An adaptation of the Disney fairy tale about a monstrous-looking prince and a young woman who fall in love.
The tale as old as time has been remastered and has shed its cartoon skin for a more glamorous almost human cast. Emma Watson perfectly portraits our favorite book lover, now if we could just get her hooked on coffee, she almost seemed a little too serene even at the height of suspense. Fellow co-stars include Dan Stevens, Luke Evans, Josh Gad, Kevin Kline, and many more. This all-star cast created a magical movie to enthrall young and old.
I saw the original (I’m aging myself here) in the theater way back in 1991 and had all the songs memorized by the time we had our very own VHS copy. Even then, when my imagination was less flighty, a few aspects of the film went beyond the realm of understandable to downright bizarre. All of these strange moments are given credibility with the extension of forty-five extra minutes. All of my favorite scenes and songs were left intact; all the more enjoyable in 3D.
The story has not changed much; Belle (Emma Watson)is the strange girl in town because she is a bookworm in an old fashion village. The garish and pompous Gaston (Luke Evans), with LeFou (Josh Gad) trailing close by, is determined to win the one girl who does not swoon at his industrial sized feet. Maurice (Kevin Kline), Belle’s father, is not a bumbling inventor but a tinkerer. He finishes a beautiful music box just in time to leave for the market, where he promptly gets lost and finds himself in front of a forsaken castle in the snow, despite it being the month of June. When Maurice’s horse returns home without his owner, Belle has the horse return her to where her father was left.
The Beast (Dan Stevens) has taken Maurice hostage forever, and Belle steps in and takes his place as the Beast’s prisoner. All of the inanimate objects work together to help Belle feel like she is not a prisoner, but in the best place in the world, so they can attempt to help the unlikely pair fall in love to break the curse. The curse was set by an enchantress in disguise who was determined to help the Beast find the meaning of inner beauty and disgraced him with a horrible disfigurement. The Beast takes a while to remember his manners and how to interact with other humans. Before long he and Belle are best of friends finding they have much in common.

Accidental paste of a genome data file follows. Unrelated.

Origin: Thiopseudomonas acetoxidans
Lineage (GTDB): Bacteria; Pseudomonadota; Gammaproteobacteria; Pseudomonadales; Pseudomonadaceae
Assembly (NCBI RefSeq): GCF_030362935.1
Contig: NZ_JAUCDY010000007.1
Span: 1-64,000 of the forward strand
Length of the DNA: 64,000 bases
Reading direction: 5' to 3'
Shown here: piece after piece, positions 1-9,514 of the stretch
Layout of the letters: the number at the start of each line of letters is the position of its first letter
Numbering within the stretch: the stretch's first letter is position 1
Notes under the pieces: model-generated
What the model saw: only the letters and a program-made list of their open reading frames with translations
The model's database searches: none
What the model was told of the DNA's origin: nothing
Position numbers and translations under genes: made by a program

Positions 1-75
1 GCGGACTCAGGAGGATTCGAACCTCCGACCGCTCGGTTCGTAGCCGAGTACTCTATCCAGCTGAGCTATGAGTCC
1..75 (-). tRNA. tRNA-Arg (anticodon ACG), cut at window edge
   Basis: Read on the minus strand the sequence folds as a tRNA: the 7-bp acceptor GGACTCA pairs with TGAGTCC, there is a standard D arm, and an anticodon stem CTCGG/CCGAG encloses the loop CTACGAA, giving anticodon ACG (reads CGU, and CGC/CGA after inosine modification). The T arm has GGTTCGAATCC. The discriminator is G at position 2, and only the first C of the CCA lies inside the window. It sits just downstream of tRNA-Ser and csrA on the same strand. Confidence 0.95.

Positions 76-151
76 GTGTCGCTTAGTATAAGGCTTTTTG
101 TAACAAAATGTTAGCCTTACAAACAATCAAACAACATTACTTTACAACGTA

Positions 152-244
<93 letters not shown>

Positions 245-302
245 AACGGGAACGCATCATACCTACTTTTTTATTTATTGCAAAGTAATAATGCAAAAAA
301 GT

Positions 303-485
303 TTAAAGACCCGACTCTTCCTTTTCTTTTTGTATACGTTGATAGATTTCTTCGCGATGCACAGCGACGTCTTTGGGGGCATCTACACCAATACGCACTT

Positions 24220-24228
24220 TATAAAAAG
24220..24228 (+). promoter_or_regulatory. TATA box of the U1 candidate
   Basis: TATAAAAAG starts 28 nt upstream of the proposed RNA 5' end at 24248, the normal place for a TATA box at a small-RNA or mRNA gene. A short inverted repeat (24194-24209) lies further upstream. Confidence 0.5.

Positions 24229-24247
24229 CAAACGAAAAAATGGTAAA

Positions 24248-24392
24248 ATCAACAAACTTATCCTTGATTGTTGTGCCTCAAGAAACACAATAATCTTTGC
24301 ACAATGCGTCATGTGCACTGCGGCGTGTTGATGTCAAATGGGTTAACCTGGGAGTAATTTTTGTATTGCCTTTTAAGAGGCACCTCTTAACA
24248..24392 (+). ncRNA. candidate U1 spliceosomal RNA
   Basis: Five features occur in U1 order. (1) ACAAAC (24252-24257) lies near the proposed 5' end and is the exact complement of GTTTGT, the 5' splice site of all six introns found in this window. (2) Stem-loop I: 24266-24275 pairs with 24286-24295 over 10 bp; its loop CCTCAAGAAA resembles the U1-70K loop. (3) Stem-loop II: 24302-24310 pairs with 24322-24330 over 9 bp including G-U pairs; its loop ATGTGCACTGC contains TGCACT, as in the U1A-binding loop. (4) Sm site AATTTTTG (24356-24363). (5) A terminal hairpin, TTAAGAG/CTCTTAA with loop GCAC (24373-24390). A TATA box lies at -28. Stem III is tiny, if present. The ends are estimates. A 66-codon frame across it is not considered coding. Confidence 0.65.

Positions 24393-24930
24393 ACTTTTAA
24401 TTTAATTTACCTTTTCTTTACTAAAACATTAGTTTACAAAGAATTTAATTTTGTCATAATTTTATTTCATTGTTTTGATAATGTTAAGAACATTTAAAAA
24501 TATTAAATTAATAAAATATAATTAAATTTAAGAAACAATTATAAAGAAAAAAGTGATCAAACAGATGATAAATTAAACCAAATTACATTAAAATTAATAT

Meanwhile, Maurice makes his way back to tell the town about the Beast and attempts to find help to save Belle from the clutches of a monster. Gaston humors the old man hoping for Maurice’s permission to marry Belle. When the path to the castle disappears, Gaston and LeFou decide to abandon Maurice in the woods before trying to force him into a mental institution because he appears to be delusional. Through a looking glass, Belle can see her father is suffering and the Beast, now in love with the beautiful girl, releases her to save her dad. When she returns with proof the Beast is real, the town turns towards the castle ready to kill the Beast. Gaston will not allow anyone, including a monster, to stand in the way of his wishes. Belle returns just in time to tell a dying Beast that she loves him.
The makers of this redo went out of their way to make the backgrounds visually stunning. Placed by the Rhine river, the movie pays tribute to King Ludwig II and Schloss Neuschwanstein, including feather dusters in the shape of swans. The entire cast is dressed to meet the time including powdered wigs and huge ornate dresses. Oh, and the objects in the castles were amazing! Lumiere (Ewan McGregor) and Cogsworth (Ian McKellen), still my favorites, were opulent and imaginative. Ms. Potts (Emma Thompson) was a bit weird looking; I think the creators could have done a better job meeting the original design, but Emma Thompson was an excellent recast for Angela Lansbury. Chip (Nathan Mack) was adorable, however, as was the boisterous wardrobe. In this version, LeFou changes roles, but this is a minor infraction. While the objects were well represented, the only downfall was the overt darkness throughout the show. I know this was done to highlight the objects and the Beast slowly losing their human qualities, but a little more light would have kept this rendition closer to the original.
Did I mention the music yet? The music was worth the wait! I do believe the cast had a bit of help digitally, but all the classic songs were there and performed as originally done in the cartoon counterpart. “Be Our Guest” was as delectable on screen, with the help of computers, as it was drawn. Three new songs were introduced, while not really spectacular enough to mention, the songs did not interfere with the integrity of the movie.
I want to touch lightly on the gay controversy. The script did have about ten seconds of implicating a potential gay relationship. Seriously, this bit was so short and so underdone, it does not deserve to be called a controversy. Let’s face it, even in the cartoon version back in the 90s, Lefou was following Gaston just a little too close, and no one freaked out then. Let’s move on and enjoy the thousands of other seconds because there was just so much to enjoy in this remake.
If you are a fan or even a newbie to this Disney classic, you will walk away satisfied and sated. The forty-five extra minutes allows time to fill in some context. Why did the Beast feel the need to punish Maurice forever? Why did Belle dislike Gaston so much? What happened to Belle’s mother? What happened to the Beast’s parents? Yep, all these questions and more are answered and to the benefit of the plot. Put on a pretty yellow dress on Friday and head to the theater for your new favorite family film.
In theaters Friday, March 17th